That last sentence, in particular, sparked an epiphany for me. “Enjoy rhythm as the ‘cool,’ playful part of the lesson.” This got my imagination spinning as I pondered the prospect of approaching rhythm in such a way as to make it the most fun part of the lesson. Rhythm has the potential to be so engaging and fun, and yet is so often relegated to the status of “necessary evil” in our effort to get our students to play a piece of music accurately. So…some of the details are still in development, but I’m super excited about how these inspirations are making their way into this year’s theme…

I’m planning to look into Wynn-Anne Rossi’s series, Latina Musica, and will be looking for lots of other resources and ideas to transform our studio into one where rhythm truly becomes the coolest part of every lesson!

AMT Inspiration – The Magic of William Gillock

After taking a break for a few years, this spring I had the privilege to adjudicate at several student events and thoroughly enjoyed the experience! I love having the opportunity to listen to students, encourage them in their musical studies, and give them positive feedback to help them improve as pianists. The article “The Magic of William Gillock, Part Two: Preparing Students for Adjudication” by Richard Rejino in the April/May 2017 issue of the American Music Teacher was particularly inspiring and helpful! The insights Mr. Rejino shares are helpful both for adjudicating and regular studio teaching. Here are a few excerpts I found particularly inspiring:

“When he [William Gillock] judged me [Toni Ausin-Allen] there was a consistency, a friendliness about him, and I felt he understood my playing. He showed this by the way he spoke to me. He didn’t speak to me like a judge, but rather as musician-to-musician. The words he chose were always very eloquent, and he wasn’t standoffish like many judges. He wanted to engage with students as peers, not as student/teacher.”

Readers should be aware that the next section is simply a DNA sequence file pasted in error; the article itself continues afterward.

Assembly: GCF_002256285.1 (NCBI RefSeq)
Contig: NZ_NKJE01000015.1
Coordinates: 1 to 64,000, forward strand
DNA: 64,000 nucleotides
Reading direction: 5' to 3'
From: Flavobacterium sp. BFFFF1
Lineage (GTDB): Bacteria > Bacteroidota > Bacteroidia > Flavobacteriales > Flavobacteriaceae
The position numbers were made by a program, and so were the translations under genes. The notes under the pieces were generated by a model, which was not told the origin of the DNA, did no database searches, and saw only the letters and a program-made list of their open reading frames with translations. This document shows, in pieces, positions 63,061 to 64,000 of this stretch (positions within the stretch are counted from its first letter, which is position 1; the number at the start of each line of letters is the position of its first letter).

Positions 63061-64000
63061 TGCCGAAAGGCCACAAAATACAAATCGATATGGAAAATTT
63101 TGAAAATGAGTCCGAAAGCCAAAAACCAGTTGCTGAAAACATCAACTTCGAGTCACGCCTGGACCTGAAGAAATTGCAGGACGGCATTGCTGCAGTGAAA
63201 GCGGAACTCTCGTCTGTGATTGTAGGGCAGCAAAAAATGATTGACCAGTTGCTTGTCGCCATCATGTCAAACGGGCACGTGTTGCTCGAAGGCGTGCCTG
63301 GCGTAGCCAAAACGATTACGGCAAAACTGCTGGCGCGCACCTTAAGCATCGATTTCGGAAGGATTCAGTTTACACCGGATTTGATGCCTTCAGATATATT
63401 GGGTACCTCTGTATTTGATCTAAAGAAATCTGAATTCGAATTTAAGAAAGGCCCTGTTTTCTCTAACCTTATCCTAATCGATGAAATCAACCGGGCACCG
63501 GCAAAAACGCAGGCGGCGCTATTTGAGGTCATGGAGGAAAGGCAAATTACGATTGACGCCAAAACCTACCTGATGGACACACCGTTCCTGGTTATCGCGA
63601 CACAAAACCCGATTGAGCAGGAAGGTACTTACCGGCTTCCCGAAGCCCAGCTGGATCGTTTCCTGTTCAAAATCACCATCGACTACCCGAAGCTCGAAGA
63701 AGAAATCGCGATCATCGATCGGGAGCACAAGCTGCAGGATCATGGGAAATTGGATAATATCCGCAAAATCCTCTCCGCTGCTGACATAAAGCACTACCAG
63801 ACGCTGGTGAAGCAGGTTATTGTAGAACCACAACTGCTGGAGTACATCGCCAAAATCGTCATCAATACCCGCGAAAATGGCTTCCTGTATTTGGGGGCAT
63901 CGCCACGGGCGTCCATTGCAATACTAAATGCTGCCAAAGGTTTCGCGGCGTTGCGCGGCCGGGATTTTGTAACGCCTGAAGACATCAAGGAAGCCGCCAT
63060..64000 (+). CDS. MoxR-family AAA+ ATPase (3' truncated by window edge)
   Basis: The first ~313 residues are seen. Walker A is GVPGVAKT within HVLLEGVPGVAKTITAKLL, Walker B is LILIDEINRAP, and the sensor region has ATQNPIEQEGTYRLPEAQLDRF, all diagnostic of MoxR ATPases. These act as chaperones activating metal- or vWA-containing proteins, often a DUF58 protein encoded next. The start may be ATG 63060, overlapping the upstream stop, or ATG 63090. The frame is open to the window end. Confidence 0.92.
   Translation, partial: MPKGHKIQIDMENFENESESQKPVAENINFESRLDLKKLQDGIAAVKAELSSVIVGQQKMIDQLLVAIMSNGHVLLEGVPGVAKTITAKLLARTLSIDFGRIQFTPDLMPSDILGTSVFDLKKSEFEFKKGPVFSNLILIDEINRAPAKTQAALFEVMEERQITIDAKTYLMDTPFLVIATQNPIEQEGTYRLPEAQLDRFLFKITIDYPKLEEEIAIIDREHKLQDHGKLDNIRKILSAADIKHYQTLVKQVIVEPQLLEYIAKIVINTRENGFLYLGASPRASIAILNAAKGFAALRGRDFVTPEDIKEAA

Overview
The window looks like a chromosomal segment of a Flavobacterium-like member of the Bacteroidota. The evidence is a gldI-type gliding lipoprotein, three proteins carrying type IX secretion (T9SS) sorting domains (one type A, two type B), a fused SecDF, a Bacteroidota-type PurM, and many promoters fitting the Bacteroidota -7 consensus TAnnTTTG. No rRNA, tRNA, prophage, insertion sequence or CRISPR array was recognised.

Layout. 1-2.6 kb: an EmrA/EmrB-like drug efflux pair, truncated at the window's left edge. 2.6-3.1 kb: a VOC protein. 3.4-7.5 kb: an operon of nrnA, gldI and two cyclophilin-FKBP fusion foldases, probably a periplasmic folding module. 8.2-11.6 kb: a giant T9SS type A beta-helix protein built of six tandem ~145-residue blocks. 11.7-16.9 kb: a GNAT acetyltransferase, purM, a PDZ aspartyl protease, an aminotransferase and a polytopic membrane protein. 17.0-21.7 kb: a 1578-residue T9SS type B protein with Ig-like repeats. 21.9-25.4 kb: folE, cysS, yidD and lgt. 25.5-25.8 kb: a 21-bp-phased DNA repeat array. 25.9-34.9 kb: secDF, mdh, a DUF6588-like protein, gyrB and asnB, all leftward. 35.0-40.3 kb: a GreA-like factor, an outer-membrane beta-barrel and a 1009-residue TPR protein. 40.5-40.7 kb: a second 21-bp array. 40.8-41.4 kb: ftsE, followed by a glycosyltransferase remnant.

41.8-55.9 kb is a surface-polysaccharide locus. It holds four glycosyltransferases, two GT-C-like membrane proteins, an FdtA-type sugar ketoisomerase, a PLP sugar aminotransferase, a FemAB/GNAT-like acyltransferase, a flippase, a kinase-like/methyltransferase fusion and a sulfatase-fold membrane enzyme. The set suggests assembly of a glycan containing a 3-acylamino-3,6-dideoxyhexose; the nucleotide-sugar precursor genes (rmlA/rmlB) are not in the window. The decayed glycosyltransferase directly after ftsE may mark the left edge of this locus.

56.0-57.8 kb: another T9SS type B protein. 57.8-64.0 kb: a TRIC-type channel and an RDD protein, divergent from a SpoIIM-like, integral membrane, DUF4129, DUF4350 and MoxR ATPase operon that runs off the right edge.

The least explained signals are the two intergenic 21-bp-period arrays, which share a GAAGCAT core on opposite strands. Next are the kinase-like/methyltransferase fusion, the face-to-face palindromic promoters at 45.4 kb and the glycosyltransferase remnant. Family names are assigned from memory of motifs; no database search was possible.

What a great reminder to approach and work with students as a fellow learner!

“As an adjudicator, Gillock began assessing the student from the moment she walked into the room. He urged teachers to always treat the student as if she were a guest in their home. He watched to see if she exhibited thoughtful preparation before playing. Was the student concerned about bench placement, posture? Was she poised, alert, the body relaxed? Was there unnecessary tension in the hands, wrists, arms and shoulders? He noted that both rhythm and tone are dependent on a relaxed upper body.”

How important it is that we remain conscientious of the physiological side of playing the piano and help students achieve technical freedom in their playing so that they can also attain musical excellence.

“Because of him, I listen first for musicality: dynamics, phrasing, tone quality, and attention to detail. I think kids these days are too busy and teachers struggle to show students how to find time to work on these things. But every average student has the right to play musically; every busy student has the right to play musically. So, if you have to, you give them less to work on.”

This is so true! I am amazed at the way students, even average students, respond when they hear themselves making beautiful music at the piano. We do our students a great disservice when we focus on the notes and rhythms to the exclusion of the dynamics and artistry of the music. Far better to give them less to work on in order to enable them to truly experience the beauty of the music!

Posture at the piano

One of the things that has been impressed on me over the years as I’ve grown in my understanding of proper piano technique is the importance of correct bench placement and height. This is often overlooked by pianists, but is essential for producing good tone quality, establishing correct hand position, and avoiding injuries. Here is a helpful page with explanations and pictures demonstrating proper bench height and posture at the piano: Proper Seating at the Piano

Also, here’s a post I wrote several years ago on Gravity, Strength, and Conduction – three areas I emphasize from the very first lesson to help students establish good technique habits.